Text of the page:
We’re about to go on Family Vacation 2010! One week of peaceful retreat in the North Woods with my family and my Dad’s sister’s family. . . I can’t wait.
And I’m sorry–it’s not “Family Vacation;” it’s “Family Vacay.” A fruity HR character in the movie “Stranger Than Fiction” called it “vacay” and it was hilarious, so once I called it “vacay” as a passing joke. And suddenly, I find that I can’t actually say the full word “vacation” anymore. What was a passing joke became a permanent vocabulary ammendment. Please watch this movie and report back to me if it has the same effect on you.
The first Family Vacay was last year, and it was a Godsend. One year ago, my husband and I were about to move from Delaware to Chicago, and our apartment was a maze of boxes. Boxes which would shortly be loaded into this truck:
I was also in my last 2 weeks at a job that I can only describe as hellishly stressful. My boss (whose name I will not mention) was possibly bipolar, and had severe mood swings that took him from smiling to swearing in a matter of seconds. I only survived 3 years in that position because, well, you can do anything as long as there’s an end in sight (which was the end of my husband’s Masters program) and because of these two wonderful women:
Thank you Amanda and Lauren. Amanda, thank for every time we did Friday Fries (slathered in blue cheese and spicy sauce). Thank you for the Strawberry Daiquiri that one time that I really needed a drink. Thank you for encouraging me when I needed it–which was pretty much every day. And thanks for proofing my emails when I suspected they were getting a little emotional.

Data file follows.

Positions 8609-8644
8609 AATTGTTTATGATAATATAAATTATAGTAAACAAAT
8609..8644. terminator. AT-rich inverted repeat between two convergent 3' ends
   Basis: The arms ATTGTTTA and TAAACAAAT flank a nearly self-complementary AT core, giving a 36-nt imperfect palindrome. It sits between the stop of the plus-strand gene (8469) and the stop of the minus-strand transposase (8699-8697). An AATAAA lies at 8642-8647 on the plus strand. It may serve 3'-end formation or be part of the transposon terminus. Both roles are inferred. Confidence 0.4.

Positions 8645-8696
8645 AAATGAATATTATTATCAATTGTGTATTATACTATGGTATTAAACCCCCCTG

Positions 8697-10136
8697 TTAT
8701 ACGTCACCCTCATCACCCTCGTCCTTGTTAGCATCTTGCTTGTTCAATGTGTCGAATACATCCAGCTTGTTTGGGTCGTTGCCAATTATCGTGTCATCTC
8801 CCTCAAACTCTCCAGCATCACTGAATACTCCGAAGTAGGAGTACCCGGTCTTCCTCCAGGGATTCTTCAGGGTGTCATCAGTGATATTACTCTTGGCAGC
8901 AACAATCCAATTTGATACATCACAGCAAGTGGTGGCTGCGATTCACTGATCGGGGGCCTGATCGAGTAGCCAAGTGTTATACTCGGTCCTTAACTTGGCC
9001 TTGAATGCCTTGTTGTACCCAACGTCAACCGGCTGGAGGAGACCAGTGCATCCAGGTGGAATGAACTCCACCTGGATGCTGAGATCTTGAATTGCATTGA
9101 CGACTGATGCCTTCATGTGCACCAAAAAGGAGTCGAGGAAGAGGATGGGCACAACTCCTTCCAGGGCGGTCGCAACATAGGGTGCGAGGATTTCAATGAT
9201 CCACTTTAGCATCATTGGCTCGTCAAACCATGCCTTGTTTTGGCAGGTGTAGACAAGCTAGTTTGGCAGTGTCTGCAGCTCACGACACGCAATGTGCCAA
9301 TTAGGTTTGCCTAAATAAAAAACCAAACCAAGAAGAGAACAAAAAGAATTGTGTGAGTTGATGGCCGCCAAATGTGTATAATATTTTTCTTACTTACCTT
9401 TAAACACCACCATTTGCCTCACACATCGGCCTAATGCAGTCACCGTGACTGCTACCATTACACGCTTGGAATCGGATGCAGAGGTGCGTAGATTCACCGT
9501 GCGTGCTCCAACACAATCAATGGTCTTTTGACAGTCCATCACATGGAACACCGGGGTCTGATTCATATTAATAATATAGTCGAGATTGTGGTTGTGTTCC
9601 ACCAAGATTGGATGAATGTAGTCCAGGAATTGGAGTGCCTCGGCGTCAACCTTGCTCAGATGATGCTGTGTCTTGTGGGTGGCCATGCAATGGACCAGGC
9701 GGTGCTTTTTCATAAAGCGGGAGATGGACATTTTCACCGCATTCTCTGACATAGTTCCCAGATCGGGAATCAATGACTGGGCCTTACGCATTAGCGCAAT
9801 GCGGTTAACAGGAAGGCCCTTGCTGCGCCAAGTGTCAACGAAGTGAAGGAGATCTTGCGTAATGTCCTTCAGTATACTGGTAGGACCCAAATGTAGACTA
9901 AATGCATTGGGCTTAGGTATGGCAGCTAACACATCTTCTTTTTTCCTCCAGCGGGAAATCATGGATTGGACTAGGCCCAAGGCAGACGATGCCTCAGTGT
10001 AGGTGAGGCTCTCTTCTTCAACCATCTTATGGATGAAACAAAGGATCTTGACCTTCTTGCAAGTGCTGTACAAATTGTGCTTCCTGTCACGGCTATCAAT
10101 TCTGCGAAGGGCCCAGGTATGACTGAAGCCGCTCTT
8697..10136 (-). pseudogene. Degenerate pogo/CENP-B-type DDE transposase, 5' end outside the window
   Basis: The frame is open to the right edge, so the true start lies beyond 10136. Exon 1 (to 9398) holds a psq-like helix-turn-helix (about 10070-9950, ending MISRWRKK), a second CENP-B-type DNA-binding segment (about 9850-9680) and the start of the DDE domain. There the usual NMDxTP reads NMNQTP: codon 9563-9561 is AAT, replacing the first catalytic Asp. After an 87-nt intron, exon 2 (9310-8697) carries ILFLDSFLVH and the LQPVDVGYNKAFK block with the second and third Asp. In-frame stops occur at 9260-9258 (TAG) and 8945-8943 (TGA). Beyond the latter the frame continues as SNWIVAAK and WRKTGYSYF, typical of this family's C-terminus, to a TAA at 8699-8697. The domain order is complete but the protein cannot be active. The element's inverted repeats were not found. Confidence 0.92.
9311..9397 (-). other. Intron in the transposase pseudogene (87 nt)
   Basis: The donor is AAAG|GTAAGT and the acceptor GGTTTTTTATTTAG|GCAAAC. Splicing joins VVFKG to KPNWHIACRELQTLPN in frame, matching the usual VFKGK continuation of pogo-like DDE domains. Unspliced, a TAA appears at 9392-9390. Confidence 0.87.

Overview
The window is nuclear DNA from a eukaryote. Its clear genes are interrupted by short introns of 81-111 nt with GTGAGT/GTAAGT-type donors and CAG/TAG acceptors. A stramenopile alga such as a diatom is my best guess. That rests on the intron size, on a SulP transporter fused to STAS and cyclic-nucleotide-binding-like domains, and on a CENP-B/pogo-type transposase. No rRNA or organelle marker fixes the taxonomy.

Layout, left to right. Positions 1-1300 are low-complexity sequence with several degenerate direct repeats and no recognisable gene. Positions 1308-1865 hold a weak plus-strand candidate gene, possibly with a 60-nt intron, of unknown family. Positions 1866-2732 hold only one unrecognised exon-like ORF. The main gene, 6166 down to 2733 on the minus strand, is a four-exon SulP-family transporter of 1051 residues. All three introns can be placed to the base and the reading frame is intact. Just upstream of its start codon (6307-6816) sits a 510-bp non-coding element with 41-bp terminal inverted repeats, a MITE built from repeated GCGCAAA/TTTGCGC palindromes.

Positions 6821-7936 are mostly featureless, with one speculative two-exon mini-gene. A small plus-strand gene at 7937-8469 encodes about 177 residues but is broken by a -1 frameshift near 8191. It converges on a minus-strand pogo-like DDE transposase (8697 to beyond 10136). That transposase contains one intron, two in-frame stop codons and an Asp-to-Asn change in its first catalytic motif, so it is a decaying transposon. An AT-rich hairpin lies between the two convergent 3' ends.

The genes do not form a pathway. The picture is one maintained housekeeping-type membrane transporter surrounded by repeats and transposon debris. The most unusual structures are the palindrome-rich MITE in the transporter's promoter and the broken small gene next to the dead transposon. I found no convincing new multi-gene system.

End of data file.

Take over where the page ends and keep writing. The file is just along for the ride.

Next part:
Anyway, my emotional strings were always wound tight when our boss was around, and I had to take frequent crying breaks in the bathroom. Especially when he threw or punched things. After years of working for him, my parched soul needed some refreshment, a time to let the peaceful hand of God restore my heart and pluck out the stress. So right before leaving that company, I exhumed my 5 remaining vacation days for Family Vacay 2009, a week of deep restoration and incredible change of pace. It was, in fact, the best week of that year by far.
This year finds me working for a great boss at a non-stressful job, but still ready to leave the noise and bustle of the city for a week. I had a nightmare just the other night, and in this nightmare the end of family vacay came and I realized I hadn’t once been kayaking. Apparently, deep down, that’s my greatest fear as family vacay approaches: that I will somehow forget to kayak.
Hah! When my nightmares resort to that, I know I am living a very stress-free life. And I love it.
The participants last year were:
Family #1: Mom and Dad, the 3 of us sisters, Heidi’s husband Mike, and my own hot little lovecakes man. Sadly, Heidi and Mike can’t make it this year because they just moved to Alaska. Aaargh! Stupid old Alaska. And Erica’s new husband Dave can’t make it because of his job. Aaargh! Stupid old job.
Family #2: My Dad’s sister Kathy and her husband Brian with their three kids, Luke (and his wife Kelsey), Steve (and his now wife Stephanie–you can read about their wedding here), and last but not least, Brianna.
And now let us revisit last year’s family vacay so that I can list the ingredients of this magic and restoring brew, in case you decide to mix one up for yourself:
This is an amazing game. It will soon be getting its own post.
This was one of the highlights of the vacation for me. As we coasted around the lake, I felt like I was in the center of a vortex of peace. Here we are last year on the dock, and in the water:
I owned that sailboat.